A friend recently shared disturbing news of a somewhat-related-by-marriage 23 year old who attempted suicide. My friend described her as a genuinely nice and polite girl, the cheeriest in her family. She is still in the hospital, so please join me in prayers for her healing.
The story struck a chord in me, because a young man somewhat-related-by-marriage to me recently took his own life at age 20. There are no words for the gaping painful void experienced by those who survive him. I recently had dinner with someone who held him as a newborn and loved him. This person is a medical doctor who specializes in end of life care. She was a Hospice doctor for years. For all her experience and insights on death and dying, this death undid her. It seemed to make her question bedrock things she thought she knew. So, please join me in healing prayers also for his family and friends.
These revelations instigated a conversation about the depths of depression, how some people send signals for help, and how others hide it. One friend commented:
Having suffered depression, I can empathize with those who find themselves at such a low point in their lives. It’s a prison that is very difficult to escape. For many reasons, those who suffer from depression find it almost impossible to talk about their feelings. I think there’s a certain feeling of shame associated with depression. I know I felt like no one else would understand, I must be unworthy of love or happiness, and I couldn’t complain when everyone else seemed to be able to deal with life. It felt like huge and insurmountable failure on my part and the loneliest feeling. That first step is so hard and such a relief, as well, to finally be able to talk and be heard.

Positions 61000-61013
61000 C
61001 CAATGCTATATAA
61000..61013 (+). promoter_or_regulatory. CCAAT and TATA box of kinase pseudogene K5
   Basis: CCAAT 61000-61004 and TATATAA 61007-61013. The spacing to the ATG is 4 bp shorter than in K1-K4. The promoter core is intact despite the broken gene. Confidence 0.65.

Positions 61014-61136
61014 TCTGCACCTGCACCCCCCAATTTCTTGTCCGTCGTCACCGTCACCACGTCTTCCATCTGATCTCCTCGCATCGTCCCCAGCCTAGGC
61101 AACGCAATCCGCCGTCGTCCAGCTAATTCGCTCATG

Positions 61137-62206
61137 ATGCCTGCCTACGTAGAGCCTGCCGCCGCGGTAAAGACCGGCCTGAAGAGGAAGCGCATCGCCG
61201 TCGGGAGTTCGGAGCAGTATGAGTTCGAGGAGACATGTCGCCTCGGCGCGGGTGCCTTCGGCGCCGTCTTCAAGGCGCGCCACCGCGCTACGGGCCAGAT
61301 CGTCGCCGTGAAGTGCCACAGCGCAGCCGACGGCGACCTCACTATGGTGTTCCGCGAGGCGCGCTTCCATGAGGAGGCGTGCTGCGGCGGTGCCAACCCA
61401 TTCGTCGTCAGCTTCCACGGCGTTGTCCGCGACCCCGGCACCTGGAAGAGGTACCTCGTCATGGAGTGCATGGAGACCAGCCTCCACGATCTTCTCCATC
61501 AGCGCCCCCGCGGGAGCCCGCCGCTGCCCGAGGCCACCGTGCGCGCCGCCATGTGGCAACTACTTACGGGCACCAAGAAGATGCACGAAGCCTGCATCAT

The invitation to explore depression as a source of shame is too compelling to pass by. The stakes are too high. As recent posts have explored, shame arises from false messages we believe about ourselves. For one in the jaws of depression, the false messages include: I’m different. Everyone else can deal with life. I alone am a failure.
Rather significantly, the women sharing these feelings all found Buddhist teaching to be the salve that saved them from the depths. I wondered if it is because the first Noble Truth—life is suffering—meets us where we are with no apology, no facade, and no reason to hide the truth. Everyone who experiences life experiences suffering, so I am not different, I am not alone, and I have nothing to hide. I am alive. Another friend responded that Buddhist teachings about releasing attachments to ideas, especially ideas about self-identity, helped her shed layers of past hurt, guilt and conditioning.
Our self-made culture conditions us to hide suffering, but it also conditions us not to see it. If we notice too much, we might expose or embarrass someone or we might intrude uninvited on someone’s private matters. Or maybe we just tell ourselves we’re respecting another’s privacy when the truth is we’re afraid to encounter another’s suffering. Airbrushing suffering paints an unreal picture, and it costs way too much. How much better would our world it be if we all had the courage to encounter suffering—our own and each other’s?
Join the conversation. Do you have a friend that needs to talk and to be heard?
Copyright 2013 Stephanie Walker All rights reserved. Visit www.AcrossTraditions.com.